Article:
This book was eminently readable and layer by layer, uncovered the weaknesses in the way we educate our kids. It's not simply a matter of putting technology in schools or tutoring kids who learn differently; it's a matter of changing the way the monolithic system, and entrenched stakeholders, work against innovation and creativity in learning by challenging the underlying foundations of that system.

According to Christensen, flexible individualized instruction combined with the proper use of technology, rewiring content development and distribution channels, and the creation of online networks of students, parents and teachers working together instead of in opposition, can revolutionize education in the United States.

If you care about the future of education, and of a child's ability to compete in the global economy, read this book.
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9 of 10 people found the following review helpful
Format:Hardcover
Christensen approaches improving the education system from the broad lens of innovation, rather than focusing solely on examining the school system itself. The result: a powerful perspective on how disruptive innovation outside the mainstream curriculum can ultimately transform the techniques and results of the public school system in general.

Disrupting Class outlines a thorough argument for how to dramatically improve the U.S. educational system including:

* The shortcomings of previous approaches to improving education, and therefore what needs to be different in the future

* The importance of adapting teaching techniques to different learning styles (building on previous work Gardner and others); I can particularly relate to this as I have a family member with dyslexia who became an avid reader after receiving a different approach to reading instruction rather than the standard public school curriculum.

* The potential for computers and more modularization of teaching to deliver individualized learning in the context of the school system; Christensen is quick to point out that more computers are not the solution, it is the way in which computers are used that are critical.

* The barriers to change in the current system; Having studied numerous organizations within and outside the educational system, Christensen presents a valuable framework for how to drive change in organizations with different characteristics. The challenge is that the public school system has one of the most complicating set of features. Through understanding these factors, administrators and educators must employ different approaches to creating change which are outlined in the book.
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Most Recent Customer Reviews
5.0 out of 5 stars love it
Disrupting Class is a new buzz word for educators. We NEED to learn from this great read how to use the term correctly. Read more
Published 3 months ago by LT
5.0 out of 5 stars Great!
Fits Great! This is exactly what my daughter wanted for Christmas and at a great price! This is definitely a product worth buying!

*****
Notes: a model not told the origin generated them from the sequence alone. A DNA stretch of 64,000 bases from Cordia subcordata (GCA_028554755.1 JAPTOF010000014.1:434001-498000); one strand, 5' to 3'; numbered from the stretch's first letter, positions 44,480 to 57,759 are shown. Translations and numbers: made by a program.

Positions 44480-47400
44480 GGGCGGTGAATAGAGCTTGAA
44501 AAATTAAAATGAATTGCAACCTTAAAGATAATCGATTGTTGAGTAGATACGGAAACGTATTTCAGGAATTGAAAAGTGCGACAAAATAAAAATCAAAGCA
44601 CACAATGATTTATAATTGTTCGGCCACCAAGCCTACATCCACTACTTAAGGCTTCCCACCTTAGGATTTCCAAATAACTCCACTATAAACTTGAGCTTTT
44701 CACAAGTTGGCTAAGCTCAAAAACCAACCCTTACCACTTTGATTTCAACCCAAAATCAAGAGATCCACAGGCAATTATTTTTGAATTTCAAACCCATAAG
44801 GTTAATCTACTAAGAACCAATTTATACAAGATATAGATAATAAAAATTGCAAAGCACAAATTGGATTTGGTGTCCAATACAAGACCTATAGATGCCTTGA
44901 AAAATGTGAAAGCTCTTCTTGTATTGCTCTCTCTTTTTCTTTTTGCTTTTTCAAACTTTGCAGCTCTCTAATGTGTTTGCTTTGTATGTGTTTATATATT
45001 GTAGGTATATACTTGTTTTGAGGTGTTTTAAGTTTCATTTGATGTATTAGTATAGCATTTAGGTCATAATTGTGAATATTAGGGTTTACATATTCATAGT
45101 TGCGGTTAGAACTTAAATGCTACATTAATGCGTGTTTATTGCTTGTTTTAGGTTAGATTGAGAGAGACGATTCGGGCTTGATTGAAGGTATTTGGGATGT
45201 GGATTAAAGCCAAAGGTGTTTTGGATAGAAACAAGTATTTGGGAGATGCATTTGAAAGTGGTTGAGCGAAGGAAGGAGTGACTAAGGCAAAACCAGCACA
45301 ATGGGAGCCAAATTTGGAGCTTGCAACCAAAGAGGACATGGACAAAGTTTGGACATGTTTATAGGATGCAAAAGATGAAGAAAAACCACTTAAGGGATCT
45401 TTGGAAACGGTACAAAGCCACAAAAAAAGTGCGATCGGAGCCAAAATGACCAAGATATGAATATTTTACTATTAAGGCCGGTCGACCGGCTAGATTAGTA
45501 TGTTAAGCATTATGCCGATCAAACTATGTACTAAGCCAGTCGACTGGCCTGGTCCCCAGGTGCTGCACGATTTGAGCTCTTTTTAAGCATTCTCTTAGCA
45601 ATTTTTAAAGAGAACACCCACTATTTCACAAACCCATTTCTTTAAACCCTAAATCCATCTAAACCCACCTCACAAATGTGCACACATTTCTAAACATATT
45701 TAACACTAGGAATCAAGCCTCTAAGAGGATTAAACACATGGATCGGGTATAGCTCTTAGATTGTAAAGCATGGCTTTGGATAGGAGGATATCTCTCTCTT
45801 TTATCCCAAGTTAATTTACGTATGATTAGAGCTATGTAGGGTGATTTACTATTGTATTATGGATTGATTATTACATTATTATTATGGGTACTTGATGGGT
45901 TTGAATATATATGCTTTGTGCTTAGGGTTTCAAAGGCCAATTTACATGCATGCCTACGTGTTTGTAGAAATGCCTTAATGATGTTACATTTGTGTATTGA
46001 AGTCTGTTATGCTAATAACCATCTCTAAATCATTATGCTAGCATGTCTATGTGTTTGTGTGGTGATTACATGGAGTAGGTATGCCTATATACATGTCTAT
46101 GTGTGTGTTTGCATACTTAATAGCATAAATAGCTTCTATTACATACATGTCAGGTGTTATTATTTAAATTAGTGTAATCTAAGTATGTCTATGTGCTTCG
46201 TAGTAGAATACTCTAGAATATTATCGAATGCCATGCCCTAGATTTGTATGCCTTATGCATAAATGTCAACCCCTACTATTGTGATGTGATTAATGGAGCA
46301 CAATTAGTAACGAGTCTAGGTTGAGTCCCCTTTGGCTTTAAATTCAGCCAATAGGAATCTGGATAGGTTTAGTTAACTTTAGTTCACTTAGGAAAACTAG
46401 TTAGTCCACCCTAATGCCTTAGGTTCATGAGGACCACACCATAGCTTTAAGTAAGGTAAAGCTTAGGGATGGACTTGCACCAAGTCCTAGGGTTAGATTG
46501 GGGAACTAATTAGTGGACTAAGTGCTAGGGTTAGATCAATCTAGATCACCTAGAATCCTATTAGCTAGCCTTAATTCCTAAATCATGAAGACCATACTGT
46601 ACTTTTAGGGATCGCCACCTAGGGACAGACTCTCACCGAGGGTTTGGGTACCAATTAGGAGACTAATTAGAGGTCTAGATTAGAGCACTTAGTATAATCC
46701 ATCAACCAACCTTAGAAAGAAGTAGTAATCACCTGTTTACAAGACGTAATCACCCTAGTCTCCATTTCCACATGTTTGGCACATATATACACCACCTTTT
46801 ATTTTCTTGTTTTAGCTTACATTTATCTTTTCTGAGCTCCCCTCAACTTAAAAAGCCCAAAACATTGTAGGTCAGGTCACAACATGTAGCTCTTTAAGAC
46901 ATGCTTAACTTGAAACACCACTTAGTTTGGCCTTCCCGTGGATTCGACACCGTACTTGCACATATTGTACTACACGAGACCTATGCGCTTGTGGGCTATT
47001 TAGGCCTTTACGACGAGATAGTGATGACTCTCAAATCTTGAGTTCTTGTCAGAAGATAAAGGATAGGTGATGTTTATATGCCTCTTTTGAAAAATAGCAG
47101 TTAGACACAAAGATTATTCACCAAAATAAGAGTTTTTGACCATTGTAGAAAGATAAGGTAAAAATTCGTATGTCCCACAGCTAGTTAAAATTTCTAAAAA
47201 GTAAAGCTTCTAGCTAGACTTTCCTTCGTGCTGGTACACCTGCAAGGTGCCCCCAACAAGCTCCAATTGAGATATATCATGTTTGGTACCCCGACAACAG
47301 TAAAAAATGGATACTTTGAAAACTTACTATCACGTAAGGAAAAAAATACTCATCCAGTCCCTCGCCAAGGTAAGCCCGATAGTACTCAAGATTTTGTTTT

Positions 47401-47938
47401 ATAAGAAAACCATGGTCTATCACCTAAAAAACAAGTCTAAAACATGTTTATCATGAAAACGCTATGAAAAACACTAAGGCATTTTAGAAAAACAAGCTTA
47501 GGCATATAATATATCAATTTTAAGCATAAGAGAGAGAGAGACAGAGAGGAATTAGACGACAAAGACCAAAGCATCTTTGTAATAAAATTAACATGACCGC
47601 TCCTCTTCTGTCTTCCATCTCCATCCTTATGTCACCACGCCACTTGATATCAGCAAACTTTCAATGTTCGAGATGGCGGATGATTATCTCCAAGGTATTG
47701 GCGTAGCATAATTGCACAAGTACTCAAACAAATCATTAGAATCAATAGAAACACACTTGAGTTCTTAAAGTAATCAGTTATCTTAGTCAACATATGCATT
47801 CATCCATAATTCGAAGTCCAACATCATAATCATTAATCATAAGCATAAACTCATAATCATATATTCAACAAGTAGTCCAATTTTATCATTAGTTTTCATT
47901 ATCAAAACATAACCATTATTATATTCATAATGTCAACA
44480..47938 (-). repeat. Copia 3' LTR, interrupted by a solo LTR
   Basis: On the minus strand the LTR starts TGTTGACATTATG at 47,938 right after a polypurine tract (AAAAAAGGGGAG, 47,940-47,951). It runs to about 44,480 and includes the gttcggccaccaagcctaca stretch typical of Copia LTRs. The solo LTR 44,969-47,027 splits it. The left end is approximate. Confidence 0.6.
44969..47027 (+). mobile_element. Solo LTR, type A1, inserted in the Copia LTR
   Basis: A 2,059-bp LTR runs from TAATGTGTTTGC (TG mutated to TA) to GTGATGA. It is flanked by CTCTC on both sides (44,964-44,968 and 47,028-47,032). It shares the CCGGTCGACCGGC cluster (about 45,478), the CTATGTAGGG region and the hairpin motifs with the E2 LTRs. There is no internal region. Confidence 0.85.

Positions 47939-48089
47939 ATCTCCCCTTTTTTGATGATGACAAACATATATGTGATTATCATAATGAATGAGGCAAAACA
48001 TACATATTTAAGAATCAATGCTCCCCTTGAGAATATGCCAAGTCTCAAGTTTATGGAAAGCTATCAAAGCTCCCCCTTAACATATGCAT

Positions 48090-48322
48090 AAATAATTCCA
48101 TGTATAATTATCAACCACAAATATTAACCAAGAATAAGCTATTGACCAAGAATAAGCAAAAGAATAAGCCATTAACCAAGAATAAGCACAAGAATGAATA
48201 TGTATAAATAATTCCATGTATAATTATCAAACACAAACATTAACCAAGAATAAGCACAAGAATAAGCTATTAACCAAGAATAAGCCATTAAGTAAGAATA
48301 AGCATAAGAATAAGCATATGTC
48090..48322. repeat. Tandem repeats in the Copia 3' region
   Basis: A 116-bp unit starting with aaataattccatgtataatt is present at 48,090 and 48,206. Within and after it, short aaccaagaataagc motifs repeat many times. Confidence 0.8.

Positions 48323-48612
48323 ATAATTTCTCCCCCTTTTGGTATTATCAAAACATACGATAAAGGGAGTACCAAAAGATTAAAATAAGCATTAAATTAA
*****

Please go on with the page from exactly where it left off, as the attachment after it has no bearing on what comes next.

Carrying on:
Published 3 months ago by David Shawn Smith
2.0 out of 5 stars Interesting ideas many NOT supported by current science. "A" for...
I actually enjoyed this book, and assumed that the science, and scientific observations cited in the book, had been researched and vetted in detail, I suppose I had that assumption... Read more
Published 7 months ago by Dean
4.0 out of 5 stars a great read for educators looking for positive change
Overall the book was a practical way to look at education through a lens that is not from the education world. Read more
Published 8 months ago by Kaohsiung American School / An Meyer
5.0 out of 5 stars A bit dated and still... a wow
History is the final judge. While somewhat dated in writing, it only proves he was correct in the calls, and the saga is still unfolding. Don't understand where education is going? Read more
Published 9 months ago by Tcat
5.0 out of 5 stars Fascinating and provocative
Disrupting Class: How Disruptive Innovation Will Change the Way the World Learns presents a new, innovative but very doable approach to education, that makes best use of... Read more
Published 11 months ago by Michael Edmonds
3.0 out of 5 stars Mixed bag
I was excited to read this. I read The Innovators Dilemma and thought it was very interesting and insightful, having lived through this in my years at Data General. Read more
Published 22 months ago by Daniel Ethier
5.0 out of 5 stars Seizing a Great Opportunity by Curing What Ails Education
In "Disrupting Class," Clayton Christensen ("Innovator's Dilemma," "Innovator's Rx") et al make the case that disruptive innovation will change the way the world learns - by... Read more
Published 22 months ago by Thomas M. Loarie
1.0 out of 5 stars Not worth buying
I am a teacher with 8 years of experience. I have just finished reading the first 2 chapters and I have to say that the book is not worth reading. Read more
Published on September 5, 2011 by AppleseedEd
1.0 out of 5 stars Disrupting Class
I am a license and certified speech-language pathologist and have worked with children on the spectrum for many years. This book is horrible. Read more
Published on July 10, 2011 by nancyslp
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Where are the educational innovators?
Check out schoolio.org
Jan 9, 2009 by Robert Caveney |  See all 2 posts